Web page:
We also grouped the representative lifetime values together into clusters using the range test. Confidence bounds were computed for log lifetime values using the covariance matrices of the parameters of the Weibull fits, and the strains were subsequently grouped together if they were concordant at the 95% level (supplementary material Table S1). The resultant grouping was in general accordance with that for the test-statistics (Table 1).
Predicting the virulence of C. albicans clinical isolates in murine models of infection
To assess whether our approach was sufficient to allow a meaningful prediction regarding the murine virulence of uncharacterised C. albicans clinical isolates, we performed a blind experiment. Using identical methods, we generated virulence metrics for OreR flies infected with one of nine clinical isolates [labelled 1–9, from the MacCallum et al. study (MacCallum et al., 2009)] and categorised them based on our previously defined parameters. For the test-statistic clustering solutions, two isolates (AM2003/0191 and HUN92) were seen to deviate somewhat, both being relatively less virulent to the flies than they were to mice (Table 1); however, considering also the variation around the murine MSTs, it seemed reasonable to consider that C. albicans clinical isolates classified by test-statistic clustering as (very) virulent to wild-type flies, somewhat virulent, or (severely) attenuated, will give murine MSTs of around ≤13 days, ≥14 to ≤22 days and ≥23 days, respectively. We see that only clinical isolate 3 deviates from this; having predicted murine survival of ≥23 days for this isolate, mice actually succumbed to infection after around 12.5 days (supplementary material Table S2). Furthermore, for the complete set of 21 clinical isolates tested in this study, there was a significant correlation between the murine MSTs and test-statistics (Spearman’s rho, rs=−0.709 and P<0.01).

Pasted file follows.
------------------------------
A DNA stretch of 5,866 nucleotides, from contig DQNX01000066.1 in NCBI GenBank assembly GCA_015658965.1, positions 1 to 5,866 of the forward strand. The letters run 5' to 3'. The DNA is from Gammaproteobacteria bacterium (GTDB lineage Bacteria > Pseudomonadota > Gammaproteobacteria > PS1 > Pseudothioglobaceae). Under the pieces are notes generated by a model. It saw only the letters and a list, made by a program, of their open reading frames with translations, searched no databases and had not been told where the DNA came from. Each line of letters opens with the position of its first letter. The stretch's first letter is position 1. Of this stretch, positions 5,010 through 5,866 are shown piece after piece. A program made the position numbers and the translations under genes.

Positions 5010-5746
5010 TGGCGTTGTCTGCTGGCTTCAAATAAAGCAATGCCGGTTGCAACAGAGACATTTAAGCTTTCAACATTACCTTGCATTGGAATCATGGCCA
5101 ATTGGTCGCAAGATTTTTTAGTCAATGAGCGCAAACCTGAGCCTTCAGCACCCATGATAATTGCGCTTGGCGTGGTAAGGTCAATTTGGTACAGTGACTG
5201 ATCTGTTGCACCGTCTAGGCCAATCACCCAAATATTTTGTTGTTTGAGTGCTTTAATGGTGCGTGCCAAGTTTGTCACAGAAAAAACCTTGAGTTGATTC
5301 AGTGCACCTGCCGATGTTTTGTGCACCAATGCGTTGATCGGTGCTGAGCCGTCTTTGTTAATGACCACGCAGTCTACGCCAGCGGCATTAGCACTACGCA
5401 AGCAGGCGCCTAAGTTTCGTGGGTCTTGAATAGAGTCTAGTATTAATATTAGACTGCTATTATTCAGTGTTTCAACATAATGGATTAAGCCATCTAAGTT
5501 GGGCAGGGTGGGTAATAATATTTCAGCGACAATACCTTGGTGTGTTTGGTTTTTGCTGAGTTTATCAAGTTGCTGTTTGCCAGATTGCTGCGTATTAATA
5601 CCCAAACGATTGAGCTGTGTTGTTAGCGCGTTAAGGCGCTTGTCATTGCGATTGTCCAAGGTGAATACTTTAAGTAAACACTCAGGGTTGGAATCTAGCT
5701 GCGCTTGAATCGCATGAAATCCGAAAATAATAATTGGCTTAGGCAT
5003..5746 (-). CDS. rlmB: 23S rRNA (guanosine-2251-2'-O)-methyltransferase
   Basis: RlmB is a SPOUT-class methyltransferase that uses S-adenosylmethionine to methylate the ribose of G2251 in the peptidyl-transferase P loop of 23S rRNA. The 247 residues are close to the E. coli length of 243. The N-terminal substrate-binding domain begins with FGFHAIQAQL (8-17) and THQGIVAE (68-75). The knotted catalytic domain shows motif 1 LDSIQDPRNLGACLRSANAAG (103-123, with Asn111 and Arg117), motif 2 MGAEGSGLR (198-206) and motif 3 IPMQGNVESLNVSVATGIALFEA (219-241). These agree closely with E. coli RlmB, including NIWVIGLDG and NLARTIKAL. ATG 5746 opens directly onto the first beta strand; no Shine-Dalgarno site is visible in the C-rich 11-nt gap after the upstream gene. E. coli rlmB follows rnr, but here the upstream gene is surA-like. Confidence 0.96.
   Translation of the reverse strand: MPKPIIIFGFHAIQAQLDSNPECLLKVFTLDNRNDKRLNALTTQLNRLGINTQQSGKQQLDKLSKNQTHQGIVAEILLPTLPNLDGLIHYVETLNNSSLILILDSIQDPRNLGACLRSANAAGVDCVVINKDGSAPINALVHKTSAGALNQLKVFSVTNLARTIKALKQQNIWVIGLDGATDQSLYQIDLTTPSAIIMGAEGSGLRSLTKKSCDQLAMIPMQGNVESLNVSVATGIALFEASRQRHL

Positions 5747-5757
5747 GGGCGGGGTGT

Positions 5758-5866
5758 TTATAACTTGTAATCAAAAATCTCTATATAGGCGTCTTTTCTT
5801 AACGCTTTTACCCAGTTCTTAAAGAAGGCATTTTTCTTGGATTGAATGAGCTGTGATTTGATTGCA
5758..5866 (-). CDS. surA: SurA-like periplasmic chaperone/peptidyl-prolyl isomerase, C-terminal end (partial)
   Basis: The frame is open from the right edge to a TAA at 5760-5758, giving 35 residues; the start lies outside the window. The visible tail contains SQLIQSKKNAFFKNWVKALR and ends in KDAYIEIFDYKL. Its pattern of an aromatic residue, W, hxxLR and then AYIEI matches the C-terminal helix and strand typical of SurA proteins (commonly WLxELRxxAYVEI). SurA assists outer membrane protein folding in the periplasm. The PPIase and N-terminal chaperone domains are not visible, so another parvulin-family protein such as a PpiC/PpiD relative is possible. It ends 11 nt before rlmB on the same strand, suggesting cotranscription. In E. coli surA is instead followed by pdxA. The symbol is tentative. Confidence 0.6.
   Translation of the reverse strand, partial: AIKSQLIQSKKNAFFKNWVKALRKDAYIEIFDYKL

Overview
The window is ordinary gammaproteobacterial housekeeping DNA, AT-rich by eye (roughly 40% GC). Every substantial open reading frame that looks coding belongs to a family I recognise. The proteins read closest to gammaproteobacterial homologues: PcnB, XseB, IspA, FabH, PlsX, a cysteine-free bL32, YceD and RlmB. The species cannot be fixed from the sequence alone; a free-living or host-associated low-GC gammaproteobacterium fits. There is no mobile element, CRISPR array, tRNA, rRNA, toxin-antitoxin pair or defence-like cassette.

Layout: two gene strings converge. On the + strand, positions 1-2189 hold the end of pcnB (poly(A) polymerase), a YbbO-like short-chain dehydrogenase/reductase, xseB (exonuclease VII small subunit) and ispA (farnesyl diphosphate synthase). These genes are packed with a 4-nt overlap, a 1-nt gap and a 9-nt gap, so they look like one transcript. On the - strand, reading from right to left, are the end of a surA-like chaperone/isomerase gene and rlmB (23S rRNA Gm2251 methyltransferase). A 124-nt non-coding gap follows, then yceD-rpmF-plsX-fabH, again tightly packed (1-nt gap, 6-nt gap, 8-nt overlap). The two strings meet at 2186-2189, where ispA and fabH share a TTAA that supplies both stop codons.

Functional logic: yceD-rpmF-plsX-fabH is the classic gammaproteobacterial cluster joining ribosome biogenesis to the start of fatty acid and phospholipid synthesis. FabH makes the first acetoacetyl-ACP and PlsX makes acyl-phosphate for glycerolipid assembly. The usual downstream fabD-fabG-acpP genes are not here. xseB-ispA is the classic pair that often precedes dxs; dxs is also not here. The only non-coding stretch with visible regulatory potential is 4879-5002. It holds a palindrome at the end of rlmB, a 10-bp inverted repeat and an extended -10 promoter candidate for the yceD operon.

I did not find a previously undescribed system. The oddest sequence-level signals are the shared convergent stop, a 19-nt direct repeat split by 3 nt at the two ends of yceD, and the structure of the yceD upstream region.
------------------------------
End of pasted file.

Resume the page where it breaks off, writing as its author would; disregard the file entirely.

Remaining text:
Drs expression profiles of OreR flies infected with the various C. albicans clinical isolates are not statistically separable
The finding that differences between the survival of immune-deficient spz−/− flies infected with the different C. albicans clinical isolates were not informative suggested the resolvable virulence of the clinical isolates might actually be a consequence of Toll signalling in the host, because Spz is required to activate the Toll pathway (Lemaitre and Hoffmann, 2007). Therefore, we hypothesised that a correlation might exist between the virulence of the strains and the intensity of Toll signalling. To test this, we quantified Drs mRNA levels from infected OreR flies, with Drs being a downstream target of Toll signalling (Lemaitre and Hoffmann, 2007).
OreR flies were injected with one of the 13 C. albicans strains (Table 1) or with sterile PBS and, at time intervals of 0, 6, 12, 24 and 48 hours post-infection, five flies of each gender were removed and the pooled Drs mRNA levels quantified by qPCR. The fly innate immune response is considered to be regulated principally at the level of transcription (for a review, see Lemaitre and Hoffmann, 2007) and, as such, increases in Drs mRNA will predominantly reflect enhanced transcription of the Drs gene. The expression profiles for the 13 C. albicans strains were similar, mostly showing an increase that peaked at 24 hours post-infection, which thereafter started to decline (Fig. 4). At each time point, a one-way ANOVA was used to look for strain differences: at 0, 6 and 12 hours post-infection significant differences were not found; however, they were at 24 and 48 hours. 95% Tukey honestly significant difference (HSD) intervals revealed that these differences were due to a lower induction of Drs expression by the Capmr1Δcell wall mutant (Fig. 4). Owing to there being no significant difference between the ability of the clinical isolates to activate Toll signalling, a correlation was not sought.
C. albicans is the most important fungal pathogen of humans (Edmond et al., 1999; Kibbler et al., 2003; Gudlaugsson et al., 2003; Wisplinghoff et al., 2004; Tortorano et al., 2006; Wilson et al., 2009). Consequently, various mammalian and invertebrate model systems have been developed to evaluate C. albicans infection in vivo (for reviews, see de Repentigny, 2004; Mylonakis et al., 2007; Mylonakis, 2008). However, although each system offers certain benefits, each has distinct disadvantages. For example, invertebrate studies using Galleria mellonella and C. elegans seem to be somewhat limited with respect to dissecting C. albicans pathogenesis from the perspective of the host (Mylonakis et al., 2007; Mylonakis, 2008; Irazoqui et al., 2010). Also, although mammalian systems offer a highly relevant and genetically tractable host, they are expensive, time consuming (e.g. require extensive monitoring of infected animals), restricted to small sample sizes and their use raises complex ethical issues. Considering the above, we evaluated the suitability of D. melanogaster as an additional model system in which to study C. albicans infection; to date, there has not been a robust assessment of this highly genetically tractable and manageable organism regarding such studies.